Historical Significance of Climate Change

If the world has been so vulnerable in the past, then our obvious overuse of the world’s resources are leading to a decline in the future. These declines come in a variety of forms, all have an increasing chance as humans continue to wreak havoc on the planet at an alarming rate. As the ones who overzealously burn fossil fuels and deforest; clearing out necessary carbon dioxide filtering plants and sending harmful heat trapping gases into the crumbling atmosphere, for personal intent, we can definitively say that humans are the principal causes of climate change. Through simple chemistry, measuring CO2, monitoring climate trends, and a general consensus among scientists, humans are without a doubt vastly increasing the rate at which the earth decays. These climate changes impact every aspect of our lives, whether directly or indirectly. From limiting food supplies, to eradicating entire species, causes major fluctuations in the food chains. In some places where rainfall is a prominent factor in growth, will see a slow decrease in annual rainfall. However in other places with naturally low rainfall, the rain will increase, overwatering and damaging crops and the very land that lays there. Additionally, flooding and droughts will become more commonplace, slowly changing and eroding our resources, and with these impacts becoming more apparent, the ability of the Earth to adapt to these changes will diminish. Humans are not the first to impact the Earth of course, “climate drivers”, such as global warming have altered the Earth since the beginning of time, and allowed humans to eventually develop and sustain life.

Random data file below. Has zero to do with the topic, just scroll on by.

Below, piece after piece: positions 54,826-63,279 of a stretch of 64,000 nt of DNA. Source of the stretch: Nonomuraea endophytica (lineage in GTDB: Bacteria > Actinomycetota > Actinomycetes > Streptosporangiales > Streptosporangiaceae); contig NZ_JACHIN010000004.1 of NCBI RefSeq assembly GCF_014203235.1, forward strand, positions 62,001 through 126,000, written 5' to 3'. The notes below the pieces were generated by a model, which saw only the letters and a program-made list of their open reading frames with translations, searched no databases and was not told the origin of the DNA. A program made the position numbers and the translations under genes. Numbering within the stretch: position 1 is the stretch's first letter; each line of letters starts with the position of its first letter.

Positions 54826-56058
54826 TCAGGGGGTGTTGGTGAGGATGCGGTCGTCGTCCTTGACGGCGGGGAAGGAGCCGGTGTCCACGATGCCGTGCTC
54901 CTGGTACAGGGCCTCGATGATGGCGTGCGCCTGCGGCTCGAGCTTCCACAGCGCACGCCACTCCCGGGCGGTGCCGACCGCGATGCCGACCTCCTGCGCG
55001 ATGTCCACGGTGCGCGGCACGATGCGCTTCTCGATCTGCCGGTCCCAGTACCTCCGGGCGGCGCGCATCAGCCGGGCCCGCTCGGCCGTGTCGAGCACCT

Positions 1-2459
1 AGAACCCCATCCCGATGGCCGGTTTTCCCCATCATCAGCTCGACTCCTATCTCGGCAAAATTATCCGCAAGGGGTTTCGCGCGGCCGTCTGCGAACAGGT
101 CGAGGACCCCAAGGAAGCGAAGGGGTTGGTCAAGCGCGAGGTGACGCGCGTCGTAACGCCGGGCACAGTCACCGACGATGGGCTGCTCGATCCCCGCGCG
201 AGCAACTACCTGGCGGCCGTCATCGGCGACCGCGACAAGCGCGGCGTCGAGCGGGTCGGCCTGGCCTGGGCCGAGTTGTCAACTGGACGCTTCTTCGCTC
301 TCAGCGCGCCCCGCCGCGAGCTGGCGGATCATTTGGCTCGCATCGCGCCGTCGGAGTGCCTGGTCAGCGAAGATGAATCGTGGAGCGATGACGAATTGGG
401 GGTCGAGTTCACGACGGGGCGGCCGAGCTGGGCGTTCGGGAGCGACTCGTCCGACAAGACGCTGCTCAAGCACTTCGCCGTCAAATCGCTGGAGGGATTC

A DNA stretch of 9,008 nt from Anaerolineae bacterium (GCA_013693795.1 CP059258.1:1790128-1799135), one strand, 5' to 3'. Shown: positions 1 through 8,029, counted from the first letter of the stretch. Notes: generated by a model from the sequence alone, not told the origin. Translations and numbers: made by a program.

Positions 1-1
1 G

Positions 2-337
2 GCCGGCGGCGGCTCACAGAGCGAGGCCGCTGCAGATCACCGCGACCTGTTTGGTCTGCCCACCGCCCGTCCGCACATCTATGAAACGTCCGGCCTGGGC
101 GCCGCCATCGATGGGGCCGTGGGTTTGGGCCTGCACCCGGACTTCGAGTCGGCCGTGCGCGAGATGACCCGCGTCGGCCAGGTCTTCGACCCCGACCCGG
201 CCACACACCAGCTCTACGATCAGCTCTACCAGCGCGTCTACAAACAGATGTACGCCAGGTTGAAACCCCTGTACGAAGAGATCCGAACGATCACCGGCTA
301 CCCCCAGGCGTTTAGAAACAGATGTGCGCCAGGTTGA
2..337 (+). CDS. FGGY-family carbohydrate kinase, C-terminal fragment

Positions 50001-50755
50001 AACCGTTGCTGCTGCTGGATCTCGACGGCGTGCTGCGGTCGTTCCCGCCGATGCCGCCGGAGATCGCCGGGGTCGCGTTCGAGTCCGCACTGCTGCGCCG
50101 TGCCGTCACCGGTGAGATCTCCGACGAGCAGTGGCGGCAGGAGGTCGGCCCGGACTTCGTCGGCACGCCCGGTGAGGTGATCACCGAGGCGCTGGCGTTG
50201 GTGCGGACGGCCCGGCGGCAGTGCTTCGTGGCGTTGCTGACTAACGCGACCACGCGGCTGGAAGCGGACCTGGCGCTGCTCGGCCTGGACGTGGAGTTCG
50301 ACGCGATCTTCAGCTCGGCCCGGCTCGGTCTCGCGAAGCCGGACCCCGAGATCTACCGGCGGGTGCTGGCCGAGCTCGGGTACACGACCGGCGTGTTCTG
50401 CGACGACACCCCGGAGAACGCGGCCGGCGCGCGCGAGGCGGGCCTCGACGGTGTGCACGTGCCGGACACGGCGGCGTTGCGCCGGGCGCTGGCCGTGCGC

However, these have been necessary and natural, going with the Earth’s natural flow to adapt and change by itself as time increases. Scientists have deciphered that one of the main causes of global warming is the human impact of putting too much carbon in the atmosphere and reducing and harming resources used to filter the carbon. With the presence of the ever growing demands and ease of accessibility, factors such as extracting and burning coal, oil, gas, and even logging, have become a dangerous commonplace. Carbon Dioxide, or CO2, has been proven to be the main heat trapping gas that is largely responsible for international warming over the past decades. The atmospheric concentration of CO2 has increased dramatically, from a pre-industrial era (AD 1000 – 1750) concentration of approximately 280 parts per million (ppm) to today's 400 ppm, with the highest possible limit being at 400 ppm. The PPM (parts per million) is the number of units of mass of a contaminant per million units of total mass. Meaning the CO2 concentration of the world today is higher than the top limit for CO2 concentration in the atmosphere, In 2012 to Arctic reached levels above 400 ppm followed by Hawaii in 2013. In March of 2015, the global average had reached the peak, and without proper changes to the way the world functions, we reached a speculated point of no return in September of 2016. CO2 concentrations were said to be unlikely to below 400 ppm again, for the remainder of our lives. Unless some serious restrictions and changed were placed on the human population as a whole, which is most likely to not happen, there is already too much dependence on the availability of these resources.